Young and promising artistes

LAST SATURDAY night a packed house at the Max Mueller Bhavan was treated to a feast of vocal music by German, Austrian, French, English and American composers from the early 18th through the mid 20th century, interpreted by two young and highly promising artistes — the Chennai singer Nina Menezes, accompanied by the Bangalore pianist, Neecia Majolly.

Nina Menezes opened her programme with Franz Schubert's famous Ave Maria, a lied closely associated with the text of this Christian prayer. Following this musical invocation, the listener was taken through a 20-item banquet of song, mostly from central Europe.

The first and strongest impact that this artiste made was one of an utterly charming confidence. One cannot underrate the gorgeous purity and richness of the voice she displayed and, the potential it promises. If one found fault, it would be the shortcomings in the mechanics of her singing, particularly in the aspect of being aware of the treating of phrase endings and of realising the necessity of even more expert attention in this area. Only this will take her to where she rightfully belongs.

Apart from her voice, a strong plus point is her emotional control and intelligent understanding of what the music is all about. Occasionally, one was treated to a glimpse of what might be under the best circumstances, and it is quite heady. She has a particular facility for lied and oratorio. Three outstanding renderings were of Faure's Apres une Reve, Mozart's Ridente la calma, and Schubert's Alinde.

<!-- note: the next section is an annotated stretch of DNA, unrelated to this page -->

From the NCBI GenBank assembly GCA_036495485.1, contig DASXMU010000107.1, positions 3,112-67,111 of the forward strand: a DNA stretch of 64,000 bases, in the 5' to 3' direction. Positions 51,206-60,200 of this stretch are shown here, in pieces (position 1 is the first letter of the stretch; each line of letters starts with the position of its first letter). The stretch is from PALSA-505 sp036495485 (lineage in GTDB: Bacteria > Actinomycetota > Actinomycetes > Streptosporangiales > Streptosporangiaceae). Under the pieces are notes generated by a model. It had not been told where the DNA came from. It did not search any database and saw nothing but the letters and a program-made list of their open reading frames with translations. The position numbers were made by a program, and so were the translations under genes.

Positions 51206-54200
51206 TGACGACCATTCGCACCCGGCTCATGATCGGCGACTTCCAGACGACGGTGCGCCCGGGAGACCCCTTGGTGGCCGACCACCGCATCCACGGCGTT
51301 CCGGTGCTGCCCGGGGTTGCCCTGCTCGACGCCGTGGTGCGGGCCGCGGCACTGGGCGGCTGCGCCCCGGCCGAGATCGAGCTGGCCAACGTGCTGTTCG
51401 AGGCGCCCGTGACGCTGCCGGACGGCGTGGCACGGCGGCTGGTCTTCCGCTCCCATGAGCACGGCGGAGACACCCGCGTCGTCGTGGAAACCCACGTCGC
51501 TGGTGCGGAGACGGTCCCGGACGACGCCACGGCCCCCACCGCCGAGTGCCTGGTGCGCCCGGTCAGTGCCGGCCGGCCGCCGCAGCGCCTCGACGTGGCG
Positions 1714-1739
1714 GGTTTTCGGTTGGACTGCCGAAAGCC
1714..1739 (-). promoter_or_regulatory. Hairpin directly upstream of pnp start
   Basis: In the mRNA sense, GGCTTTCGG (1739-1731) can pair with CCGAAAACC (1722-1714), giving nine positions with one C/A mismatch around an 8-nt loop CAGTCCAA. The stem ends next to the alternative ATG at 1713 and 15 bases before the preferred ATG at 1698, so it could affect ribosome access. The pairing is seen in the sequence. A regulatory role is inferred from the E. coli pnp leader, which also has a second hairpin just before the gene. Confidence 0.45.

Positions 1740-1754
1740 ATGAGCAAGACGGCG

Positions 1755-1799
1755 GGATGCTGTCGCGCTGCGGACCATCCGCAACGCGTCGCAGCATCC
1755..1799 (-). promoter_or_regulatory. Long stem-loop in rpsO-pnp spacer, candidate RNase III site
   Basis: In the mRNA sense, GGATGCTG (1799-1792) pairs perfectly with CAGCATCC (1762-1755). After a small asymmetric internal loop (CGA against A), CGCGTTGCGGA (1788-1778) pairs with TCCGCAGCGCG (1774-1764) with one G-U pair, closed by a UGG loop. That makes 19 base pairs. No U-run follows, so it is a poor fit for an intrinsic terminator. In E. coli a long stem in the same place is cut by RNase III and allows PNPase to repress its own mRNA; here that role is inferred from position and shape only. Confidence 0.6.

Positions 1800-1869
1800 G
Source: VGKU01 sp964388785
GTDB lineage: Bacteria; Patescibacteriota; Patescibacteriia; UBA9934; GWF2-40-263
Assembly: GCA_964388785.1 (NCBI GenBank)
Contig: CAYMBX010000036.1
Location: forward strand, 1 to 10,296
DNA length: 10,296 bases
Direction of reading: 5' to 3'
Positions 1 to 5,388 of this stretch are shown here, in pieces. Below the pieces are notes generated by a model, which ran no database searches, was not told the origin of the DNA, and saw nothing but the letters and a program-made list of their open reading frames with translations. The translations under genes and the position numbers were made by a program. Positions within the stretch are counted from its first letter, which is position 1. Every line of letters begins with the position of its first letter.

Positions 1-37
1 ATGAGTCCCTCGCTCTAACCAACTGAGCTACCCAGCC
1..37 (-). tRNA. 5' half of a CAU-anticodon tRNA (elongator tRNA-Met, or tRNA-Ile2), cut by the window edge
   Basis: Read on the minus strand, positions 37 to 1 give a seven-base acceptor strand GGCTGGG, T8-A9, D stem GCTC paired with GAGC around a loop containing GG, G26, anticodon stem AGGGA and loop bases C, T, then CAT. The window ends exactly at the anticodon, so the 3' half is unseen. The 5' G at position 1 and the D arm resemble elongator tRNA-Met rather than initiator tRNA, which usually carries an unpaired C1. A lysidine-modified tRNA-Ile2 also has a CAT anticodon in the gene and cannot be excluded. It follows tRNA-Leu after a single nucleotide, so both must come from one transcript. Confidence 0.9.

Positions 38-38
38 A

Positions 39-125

It is said that a close rapport with the audience is the most important part of performance. Nina Menezes held her audience in the palm of her hand. She performs not only with her voice, but her whole being. It is not the clever fingers of the pianist but the whole body on tiptoe taking part that is required. This Nina well understood. Under the right circumstances one might expect Ms. Menezes to go very far.

No review would be complete without a mention of the accompanist who must be, after all, an equal partner in any accompanied song. Neecia Majolly proved to be a very able accompanist, subsidiary and supportive when appropriate, confidently in the foreground where the music demanded.

This repertoire was not easy, and these two young artistes showed us both what talent for Western music exists here.

These two artistes, singer and pianist, were a great pair, leaving us with every good wish for their future careers, and wishes for ourselves, for further delights of musical banquets here in Chennai such as we enjoyed Saturday last. — FAC

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